Harrington died two days after Army National Guard Specialist Matthew Pollini, 21, of Rockland, was killed in Iraq when the Humvee he was riding in on a military base rolled over. Since the war began in 2003, 4,232 servicemen and women have been killed in Operation Iraqi Freedom, not counting Harrington.

He had two children, Joshua, 5, and Kaylee, 2.

Matt Collette, The Boston Globe (2009-01-26): Soldier dies in accident in Iraq, wife says

Pollini, 21, was less than a month into his first tour of duty with the 772nd Military Police Company, a National Guard unit based in Taunton.

He was married on Dec. 22 and shipped out four days later.

We had lots of plans, Sarah Pollini, 20, said.

In a statement issued by his office, the adjutant general of the Massachusetts National Guard, Maj. Gen. Joseph C. Carter, said, The loss of a Soldier is a tragedy and we hope the Pollini family finds some consolation in the knowledge that Specialist Pollini gave his life while defending our nation, said General Carter [...].

Allison Manning, EnterpriseNews.com (2009-01-25): Another Massachusetts soldier killed in Iraq, second in three days

Four U.S. soldiers were killed in Iraq on Monday, January 26, six days after President Barack Obama promised American soldiers would begin to responsibly leave Iraq.

KIRKUK, Iraq (AFP) — Four US soldiers were killed on Monday when two helicopters crashed in northern Iraq, American and Iraqi military officials said, but an insurgent group later claimed responsibility.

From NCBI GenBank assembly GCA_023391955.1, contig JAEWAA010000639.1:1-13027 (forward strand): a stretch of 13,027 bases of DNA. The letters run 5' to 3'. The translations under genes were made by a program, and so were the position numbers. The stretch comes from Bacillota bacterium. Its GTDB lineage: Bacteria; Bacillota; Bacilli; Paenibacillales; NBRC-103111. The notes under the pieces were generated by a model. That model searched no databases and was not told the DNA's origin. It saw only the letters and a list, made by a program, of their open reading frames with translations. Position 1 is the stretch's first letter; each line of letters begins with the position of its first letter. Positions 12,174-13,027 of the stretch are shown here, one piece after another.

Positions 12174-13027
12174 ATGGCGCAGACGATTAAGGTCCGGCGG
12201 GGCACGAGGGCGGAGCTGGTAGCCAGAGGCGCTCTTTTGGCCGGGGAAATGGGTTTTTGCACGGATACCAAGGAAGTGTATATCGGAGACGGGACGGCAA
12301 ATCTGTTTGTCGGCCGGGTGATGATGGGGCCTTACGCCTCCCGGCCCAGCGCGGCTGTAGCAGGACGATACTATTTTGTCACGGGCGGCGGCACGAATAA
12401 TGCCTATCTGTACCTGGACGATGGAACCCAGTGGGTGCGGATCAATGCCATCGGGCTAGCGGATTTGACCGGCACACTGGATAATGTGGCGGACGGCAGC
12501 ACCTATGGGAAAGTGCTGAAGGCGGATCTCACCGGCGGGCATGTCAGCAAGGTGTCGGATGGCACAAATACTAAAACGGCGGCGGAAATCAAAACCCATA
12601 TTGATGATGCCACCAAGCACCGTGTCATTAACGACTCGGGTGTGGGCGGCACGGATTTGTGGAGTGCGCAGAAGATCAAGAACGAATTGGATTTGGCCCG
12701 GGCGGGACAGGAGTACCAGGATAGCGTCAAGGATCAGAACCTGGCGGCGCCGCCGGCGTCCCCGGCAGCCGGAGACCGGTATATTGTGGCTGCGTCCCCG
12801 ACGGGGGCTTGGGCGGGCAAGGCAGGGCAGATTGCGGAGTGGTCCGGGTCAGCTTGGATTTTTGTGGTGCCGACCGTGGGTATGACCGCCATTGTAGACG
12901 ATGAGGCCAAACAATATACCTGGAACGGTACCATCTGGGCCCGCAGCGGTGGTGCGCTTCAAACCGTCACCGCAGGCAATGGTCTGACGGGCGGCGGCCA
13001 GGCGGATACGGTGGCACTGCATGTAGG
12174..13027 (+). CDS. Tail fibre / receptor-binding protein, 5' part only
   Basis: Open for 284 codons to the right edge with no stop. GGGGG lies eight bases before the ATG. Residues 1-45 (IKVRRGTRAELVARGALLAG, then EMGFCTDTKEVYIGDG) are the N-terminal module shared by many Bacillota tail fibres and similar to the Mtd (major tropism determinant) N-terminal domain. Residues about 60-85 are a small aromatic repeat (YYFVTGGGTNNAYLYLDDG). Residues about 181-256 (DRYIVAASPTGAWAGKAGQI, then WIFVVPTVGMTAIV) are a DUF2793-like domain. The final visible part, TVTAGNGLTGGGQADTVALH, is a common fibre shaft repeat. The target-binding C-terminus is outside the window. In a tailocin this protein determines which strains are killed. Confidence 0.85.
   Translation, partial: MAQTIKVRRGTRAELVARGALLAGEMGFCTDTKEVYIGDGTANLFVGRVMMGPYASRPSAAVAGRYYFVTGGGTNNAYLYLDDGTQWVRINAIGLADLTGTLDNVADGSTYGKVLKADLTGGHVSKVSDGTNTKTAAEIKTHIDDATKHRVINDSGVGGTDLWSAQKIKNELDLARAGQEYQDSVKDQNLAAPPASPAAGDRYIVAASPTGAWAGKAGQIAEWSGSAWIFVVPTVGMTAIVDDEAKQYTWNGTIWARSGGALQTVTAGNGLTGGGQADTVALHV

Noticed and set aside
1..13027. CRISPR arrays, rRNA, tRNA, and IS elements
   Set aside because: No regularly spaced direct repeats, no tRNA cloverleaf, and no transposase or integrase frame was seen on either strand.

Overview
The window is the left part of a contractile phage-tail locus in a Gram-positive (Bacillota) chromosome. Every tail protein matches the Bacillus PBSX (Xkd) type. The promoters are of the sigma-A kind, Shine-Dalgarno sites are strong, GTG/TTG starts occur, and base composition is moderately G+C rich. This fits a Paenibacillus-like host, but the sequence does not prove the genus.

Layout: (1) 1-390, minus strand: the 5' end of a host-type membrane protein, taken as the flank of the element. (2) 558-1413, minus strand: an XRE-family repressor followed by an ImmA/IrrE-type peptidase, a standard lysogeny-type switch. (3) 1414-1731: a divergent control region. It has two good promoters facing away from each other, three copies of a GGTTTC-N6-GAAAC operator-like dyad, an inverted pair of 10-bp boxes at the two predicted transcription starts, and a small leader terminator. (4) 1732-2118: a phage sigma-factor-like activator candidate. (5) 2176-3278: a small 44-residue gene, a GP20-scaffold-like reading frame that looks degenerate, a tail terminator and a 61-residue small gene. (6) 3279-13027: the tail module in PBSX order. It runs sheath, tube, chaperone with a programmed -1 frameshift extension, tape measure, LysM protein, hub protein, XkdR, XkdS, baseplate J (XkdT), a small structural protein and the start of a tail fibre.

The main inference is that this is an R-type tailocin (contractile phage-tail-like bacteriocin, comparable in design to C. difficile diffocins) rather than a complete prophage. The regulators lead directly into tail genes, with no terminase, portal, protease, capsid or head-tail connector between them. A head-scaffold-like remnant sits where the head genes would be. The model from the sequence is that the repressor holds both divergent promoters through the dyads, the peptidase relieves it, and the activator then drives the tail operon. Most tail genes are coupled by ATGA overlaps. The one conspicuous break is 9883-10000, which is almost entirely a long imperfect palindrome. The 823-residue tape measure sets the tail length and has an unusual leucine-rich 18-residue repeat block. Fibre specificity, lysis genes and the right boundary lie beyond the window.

Four coalition forces members were killed when two aircraft went down in northern Iraq at approximately 2:15 am (2315 GMT Sunday), a US army spokesman said in an initial statement.

The cause of the incident is unknown but does not appear to be the result of enemy action, a separate US military statement said later.

An Iraqi military official told AFP two helicopters were involved in the incident, while police said the crash occurred near the northern oil city of Kirkuk.

However, the Nakshabandiya insurgent group — close to executed president Saddam Hussein’s still fugitive deputy Izzat Ibrahim al-Duri — later said that it had shot down the coalition aircraft.

Asked about the claim, the US military issued a further statement, which said: There is no indication that the helicopter crash is a result of enemy action.

The Nakshabandiya handed out leaflets on the streets of Kirkuk, saying that they had shot down two helicopters and would soon show a video, an AFP correspondent witnessed.

A statement on their website said: We announce with pleasure the shooting down of two helicopters of the American enemy. It was a night ambush from the Anti-Aircraft Resistance Brigade. It was two Blackhawks shot down Sunday evening at 10.30pm in Hawijah, 50 kilometres (30 miles) west of Kirkuk.

The group said that the attack had killed more than 20 soldiers and that the video would show the entire operation.

Hawijah is a largely Sunni Arab town within the disputed oil province of Kirkuk and was the scene of a massive US operation to try to capture Ibrahim in late 2003.

The US military is currently taking a back seat to an increasingly large Iraqi force made up of 560,000 policemen and 260,000 military personnel, with the US providing logistic and air support on request.

According to the Pentagon, 143,000 American troops are deployed in Iraq.

Under an agreement signed between Washington and Baghdad in November, the US military is due to withdraw its combat troops from Iraq by the end of 2011 and to pull them back from built-up areas by the end of June this year.

At least 4,236 US military personnel have died in Iraq since the 2003 invasion, according to an AFP tally based on the independent website www.icasualties.org, including the deaths on Monday. Fifteen troops have died so far this year.

Agence France-Presse (2009-01-26): Four US soldiers killed in Iraq helicopter crash

How do you ask a man to be the last man to die in Iraq? How do you ask a man to be the last man to die for a mistake?